The Combination

The Combination was a league during the early days of English football. It had two incarnations; the first ran only for the 1888–89 season for teams across the Northern England and the Midlands, and was wound up before completion. The second was created for the 1890–91 season, but disbanded in 1911. The league comprised teams primarily from North West England and later Wales.

The league should not be confused with the other former Football Combination, a competition for reserve teams from the South of England, or with the Lancashire Combination, another minor league running around the same time.

The first Combination was set up in 1888, the same year the Football League was founded. It consisted of 20 teams, although this proved too many teams for each one to play the other once, let alone twice. Instead each club was to play eight others home and away, making 16 games in total. However unlike the League the Combination was not centrally organised, but left to individual clubs; as a result confusion ensued, as it was not clear whether many matches between clubs were friendlies or Combination matches. Many fixtures were left unfulfilled, and the Combination was wound up in April 1889.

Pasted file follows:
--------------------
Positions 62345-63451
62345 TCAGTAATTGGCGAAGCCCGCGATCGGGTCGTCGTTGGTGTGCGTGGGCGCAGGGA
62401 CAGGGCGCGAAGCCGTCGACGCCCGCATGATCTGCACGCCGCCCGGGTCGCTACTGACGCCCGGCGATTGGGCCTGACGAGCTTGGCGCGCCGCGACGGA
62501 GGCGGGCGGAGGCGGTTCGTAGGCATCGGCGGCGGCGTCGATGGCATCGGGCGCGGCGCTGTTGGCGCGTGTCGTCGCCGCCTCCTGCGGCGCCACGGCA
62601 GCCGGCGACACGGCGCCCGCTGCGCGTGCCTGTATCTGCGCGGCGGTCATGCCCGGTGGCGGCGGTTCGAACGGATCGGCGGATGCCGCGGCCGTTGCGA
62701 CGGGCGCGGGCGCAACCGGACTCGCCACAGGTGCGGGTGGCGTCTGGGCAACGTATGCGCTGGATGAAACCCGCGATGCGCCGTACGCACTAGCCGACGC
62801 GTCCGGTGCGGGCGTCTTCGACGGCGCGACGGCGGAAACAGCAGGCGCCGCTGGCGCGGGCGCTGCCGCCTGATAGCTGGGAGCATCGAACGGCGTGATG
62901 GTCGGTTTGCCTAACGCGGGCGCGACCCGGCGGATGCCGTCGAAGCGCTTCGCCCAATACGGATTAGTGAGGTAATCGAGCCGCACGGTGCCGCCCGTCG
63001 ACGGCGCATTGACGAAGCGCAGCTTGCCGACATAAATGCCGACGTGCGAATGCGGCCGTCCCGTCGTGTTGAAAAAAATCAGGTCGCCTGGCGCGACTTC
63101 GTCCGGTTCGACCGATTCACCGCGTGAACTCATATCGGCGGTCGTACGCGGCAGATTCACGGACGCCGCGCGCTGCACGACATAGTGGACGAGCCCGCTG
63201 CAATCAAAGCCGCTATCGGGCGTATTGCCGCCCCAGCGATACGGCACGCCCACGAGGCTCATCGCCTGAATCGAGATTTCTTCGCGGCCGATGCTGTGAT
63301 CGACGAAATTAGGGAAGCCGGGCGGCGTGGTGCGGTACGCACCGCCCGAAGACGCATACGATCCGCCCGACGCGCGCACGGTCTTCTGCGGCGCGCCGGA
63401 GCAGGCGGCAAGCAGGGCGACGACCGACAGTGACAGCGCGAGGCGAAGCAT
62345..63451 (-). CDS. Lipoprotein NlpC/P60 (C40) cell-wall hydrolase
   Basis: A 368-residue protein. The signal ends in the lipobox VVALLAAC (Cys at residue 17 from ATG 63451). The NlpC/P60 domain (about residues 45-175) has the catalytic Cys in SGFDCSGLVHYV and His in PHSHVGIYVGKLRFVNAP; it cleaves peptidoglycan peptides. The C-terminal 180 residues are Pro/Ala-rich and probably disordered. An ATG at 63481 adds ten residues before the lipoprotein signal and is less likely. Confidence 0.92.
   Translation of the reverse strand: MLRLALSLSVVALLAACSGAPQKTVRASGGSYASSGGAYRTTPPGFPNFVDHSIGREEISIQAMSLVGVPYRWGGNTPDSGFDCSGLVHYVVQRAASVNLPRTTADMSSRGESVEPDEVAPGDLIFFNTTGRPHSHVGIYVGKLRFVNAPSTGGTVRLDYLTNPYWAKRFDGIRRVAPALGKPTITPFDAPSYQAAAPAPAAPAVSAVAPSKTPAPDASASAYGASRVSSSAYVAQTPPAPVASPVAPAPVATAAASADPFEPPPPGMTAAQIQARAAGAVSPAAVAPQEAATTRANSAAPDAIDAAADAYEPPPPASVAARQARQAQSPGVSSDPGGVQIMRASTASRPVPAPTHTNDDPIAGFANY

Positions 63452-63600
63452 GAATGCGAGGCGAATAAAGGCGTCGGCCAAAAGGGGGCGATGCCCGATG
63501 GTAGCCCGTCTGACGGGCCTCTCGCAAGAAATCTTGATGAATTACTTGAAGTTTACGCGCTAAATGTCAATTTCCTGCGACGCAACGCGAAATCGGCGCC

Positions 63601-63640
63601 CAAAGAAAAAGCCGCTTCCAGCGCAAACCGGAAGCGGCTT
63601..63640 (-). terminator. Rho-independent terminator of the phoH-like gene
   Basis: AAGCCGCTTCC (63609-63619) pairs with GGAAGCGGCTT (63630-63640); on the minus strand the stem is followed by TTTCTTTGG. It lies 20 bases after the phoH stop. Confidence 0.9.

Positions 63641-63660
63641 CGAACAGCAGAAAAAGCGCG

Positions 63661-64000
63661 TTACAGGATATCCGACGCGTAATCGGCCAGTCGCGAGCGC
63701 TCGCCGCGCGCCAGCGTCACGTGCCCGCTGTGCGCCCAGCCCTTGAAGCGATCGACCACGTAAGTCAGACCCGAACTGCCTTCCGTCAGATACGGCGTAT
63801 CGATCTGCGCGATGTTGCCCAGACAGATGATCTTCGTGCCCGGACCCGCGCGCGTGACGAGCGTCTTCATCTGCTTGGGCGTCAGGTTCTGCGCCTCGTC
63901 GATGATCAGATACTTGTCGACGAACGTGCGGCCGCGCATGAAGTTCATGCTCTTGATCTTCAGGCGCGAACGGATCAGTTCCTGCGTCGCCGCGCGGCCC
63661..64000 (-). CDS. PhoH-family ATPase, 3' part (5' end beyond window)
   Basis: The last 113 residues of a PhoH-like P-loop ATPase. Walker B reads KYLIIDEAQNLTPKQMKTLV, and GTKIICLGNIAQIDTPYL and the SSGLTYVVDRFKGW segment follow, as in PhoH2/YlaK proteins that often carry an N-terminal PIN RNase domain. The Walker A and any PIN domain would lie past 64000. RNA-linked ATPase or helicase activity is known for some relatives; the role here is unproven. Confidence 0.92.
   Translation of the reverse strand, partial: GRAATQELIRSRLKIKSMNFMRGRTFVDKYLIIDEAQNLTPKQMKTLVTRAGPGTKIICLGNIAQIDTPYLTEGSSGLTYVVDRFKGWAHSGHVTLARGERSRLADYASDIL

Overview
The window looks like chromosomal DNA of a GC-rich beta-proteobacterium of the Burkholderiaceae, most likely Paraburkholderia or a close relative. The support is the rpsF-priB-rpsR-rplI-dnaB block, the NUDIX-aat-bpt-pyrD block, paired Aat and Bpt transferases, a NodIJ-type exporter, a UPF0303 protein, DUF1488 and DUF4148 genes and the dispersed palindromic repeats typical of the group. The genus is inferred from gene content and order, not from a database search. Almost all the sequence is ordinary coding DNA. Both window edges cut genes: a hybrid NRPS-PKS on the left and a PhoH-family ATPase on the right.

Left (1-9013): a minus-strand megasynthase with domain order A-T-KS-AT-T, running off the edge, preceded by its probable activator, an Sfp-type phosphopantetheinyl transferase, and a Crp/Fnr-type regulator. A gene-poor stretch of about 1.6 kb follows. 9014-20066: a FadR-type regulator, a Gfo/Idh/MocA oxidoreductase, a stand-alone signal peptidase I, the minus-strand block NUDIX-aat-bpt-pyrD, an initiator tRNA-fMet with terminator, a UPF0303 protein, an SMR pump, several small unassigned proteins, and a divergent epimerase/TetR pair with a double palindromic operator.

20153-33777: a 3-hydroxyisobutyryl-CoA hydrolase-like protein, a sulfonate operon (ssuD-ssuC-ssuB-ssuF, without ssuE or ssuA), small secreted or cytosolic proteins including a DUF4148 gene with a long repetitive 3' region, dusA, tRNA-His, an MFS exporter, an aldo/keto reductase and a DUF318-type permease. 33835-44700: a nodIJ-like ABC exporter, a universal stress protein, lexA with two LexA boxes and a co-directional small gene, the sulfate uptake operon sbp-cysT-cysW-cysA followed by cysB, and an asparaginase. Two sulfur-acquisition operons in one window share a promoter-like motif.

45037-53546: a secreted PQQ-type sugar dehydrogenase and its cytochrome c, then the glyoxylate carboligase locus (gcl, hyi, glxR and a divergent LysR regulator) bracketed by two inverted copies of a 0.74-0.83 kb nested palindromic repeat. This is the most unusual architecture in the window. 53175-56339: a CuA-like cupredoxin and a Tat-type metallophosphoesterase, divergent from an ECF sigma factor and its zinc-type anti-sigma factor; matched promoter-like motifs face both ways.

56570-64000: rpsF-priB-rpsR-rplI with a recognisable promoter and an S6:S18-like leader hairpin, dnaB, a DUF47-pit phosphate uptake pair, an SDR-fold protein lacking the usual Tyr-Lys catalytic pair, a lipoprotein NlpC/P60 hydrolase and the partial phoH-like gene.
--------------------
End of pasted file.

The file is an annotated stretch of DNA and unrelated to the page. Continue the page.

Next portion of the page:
Participating teams included Newton Heath, Grimsby Town, Lincoln City, Burslem Port Vale, Crewe Alexandra, Bootle, Small Heath, South Shore and Blackburn Olympic. Newton Heath, Grimsby, Crewe, Bootle and Small Heath went on to co-found the Football Alliance the following year.

The second incarnation was founded in 1890. The twelve founder members were:

Five of the founding teams would eventually go on to play in the Football League, although in the case of Macclesfield, this would not happen until 1997–98. Glossop North End, who joined in 1894, were also elected to the League (in 1898).

This page was last edited on 29 April 2018, at 17:07.
Reference: under CC BY-SA license.

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